Thursday, 30 January 2014

Try working with something different - Mokume Gane

Mokume Gane Pendant by Pete Hodge - Kernowcraft Jeweller
If you are looking for a way to add colour and texture to your work, consider Mokume Gane.
Mokume Gane is a Japanese technique in which layers of contrasting metals are bonded to create beautiful patterns. The name means ‘wood pattern metal’. First made in 17th-century Japan, the mixed-metal was used decorative sword fittings.

Mokume Gane is made up of approximately 24 alternating separate layers of different metal bonded together to make a solid billet. After bonding, the billet can be twisted, cut and re-assembled, ground down in areas with burs or shaped with punches or chisels. It is then rolled out to a workable thickness, and hand worked to reveal the pattern.

Mokume Gane takes some time to make by hand, but you can buy a ready made sheet in a range of patterns. This Mokume Gane it is made up of silver and copper it is easy to work and can be treated exactly as you would either of these metals, it can be soldered with silver solder and polished as you would with silver and copper.

Mokume Gane Stacking Ring
Mokume Gane doesn't have to be complicated, you can just use a little piece to add to your design. We've complied a Pinterest board, full of beautiful Mokume Gane designs to get you started!

Friday, 24 January 2014

Choose Handmade for Valentines Day

With Valentines Day around the corner and love in the air, there is nothing more personal than a handmade gift. We'd love to inspire you to give a handmade gift. Here are a few ideas to get you started...

  • Design a piece of jewellery using both of your birthstones
  • Make a heart shaped ring, simple, delicate, stackable. We've fallen in love with them on Pinterest
  • Make a charm bracelet that you can add to each year.
  • Use our Setting Service to have a piece of jewellery made with their favourite gemstone (or birthstone). You can choose from our large range of rings, pendant and earring settings. Simply choose your stone and add Setting Service to your basket.
  • If you would prefer to encourage the one you love to make jewellery, then don’t shy away from a Gift Voucher as they will love to do some guilt free shopping for the hobby they love!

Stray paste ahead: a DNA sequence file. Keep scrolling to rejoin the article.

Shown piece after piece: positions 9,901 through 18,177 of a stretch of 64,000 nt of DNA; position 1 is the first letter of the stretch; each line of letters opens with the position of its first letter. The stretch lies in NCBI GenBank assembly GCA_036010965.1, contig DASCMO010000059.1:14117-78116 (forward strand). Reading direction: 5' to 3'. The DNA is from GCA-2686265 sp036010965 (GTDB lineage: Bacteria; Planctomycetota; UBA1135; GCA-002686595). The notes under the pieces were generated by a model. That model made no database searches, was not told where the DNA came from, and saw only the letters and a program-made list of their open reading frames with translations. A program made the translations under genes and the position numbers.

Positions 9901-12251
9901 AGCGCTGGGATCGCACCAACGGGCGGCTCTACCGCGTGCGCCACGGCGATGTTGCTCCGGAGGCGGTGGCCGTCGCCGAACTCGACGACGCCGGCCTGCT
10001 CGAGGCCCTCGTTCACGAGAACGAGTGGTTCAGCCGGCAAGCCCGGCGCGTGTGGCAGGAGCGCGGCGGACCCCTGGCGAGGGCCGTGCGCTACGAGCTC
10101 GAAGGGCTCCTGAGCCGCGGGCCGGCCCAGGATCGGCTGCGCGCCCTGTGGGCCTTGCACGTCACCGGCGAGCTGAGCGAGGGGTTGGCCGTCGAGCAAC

...and wrap it up in a Red Linen Presentation Box

Saturday, 18 January 2014

A Quick Guide to Jewellery Making Hammers

When you start making jewellery, you only really need one or two hammers but be warned jewellery making tools are addictive and you may find yourself with quite a collection

It is good to start with a Ball Pein Hammer as it is a good all round hammer with a domed side and a flat round side. The ball side of the head is ideal for texturing metal while the flat end can be used to hammer Doming Punches with a Doming Block to create curves and domes in flat metal.

A Rawhide Mallet is ever useful as it is ideal for shaping metal around a Triblet without marking it. As it is made of compressed rawhide, the more you use it the softer the surface will become (which is nicer to work with) and in our experience it is a tool that will last you forever as it gets better with age and use!

When you want to start adding to your collection then consider a Cross Pein Hammer. Also known as a Warrington hammer, this hammer is great for creating a bark-like texture on sheet metal. It`s also a good weight for using with punches making it a good all round hammer.

For more specialist techniques then look to Jewellers Hammer which is much smaller and lighter in weight. This hammer is essential for light precision work such as riveting and shaping. This can also be used to flatten wire and the thin tapered end can be used to create a lovely stripy 'bark' effect.

Finally a Repousse or Chasing Hammer. The word repousse comes from the French verb meaning 'to push back'. Developed especially for the technique of hammering a raised design from the reverse side of sheet metal, the handle is shaped for comfort and aids the repetitive use.

Wednesday, 8 January 2014

A look for all seasons - tan, silver and turquoise

The two natural elements of leather and silver go together well and sing when combined with turquoise. The nice thing about this combination is that it works happily throughout the seasons, the brown shades of leather suits the Autumn/ Winter season whereas the turquoise brings brighter notes of Spring and Summer. For you cowboys and cowgirls out there, this combination also has a hint of the Wild West!

For this bracelet we used
A length of 3mm Micro Fibre Flat Suede Cord (but you could use actual leather)
x2 10mm Sterling Silver Jump Rings
x1 5mm Sterling Silver Jump Ring
x1 Sterling Silver Caribiner Clasp
x1 Sterling Silver Stripey Charm Bead Bail
x1 Turquoise Briolette
x1 Sterling Silver Charm (we used a Starfish Charm)
0.4mm Sterling Silver Wire to wrap the Turquoise Briolette
GS Hypo Cement Glue

Fold your length of 3mm Micro Fibre Flat Suede Cord into thirds and adjust your length to make the desired size of bracelet, unfold. Take one end, fold in a third and glue in place, then fold the other end over and thread your Bail onto all three strands. Attach your 10mm Sterling Silver Jump Rings and secure the ends of the Suede Cord in place, attach the Caribiner Clasp.

Finally wire wrap your Turquoise Briolette and attach to the Bail with the Sterling Silver Charm using a 5mm Sterling Silver Jump Ring.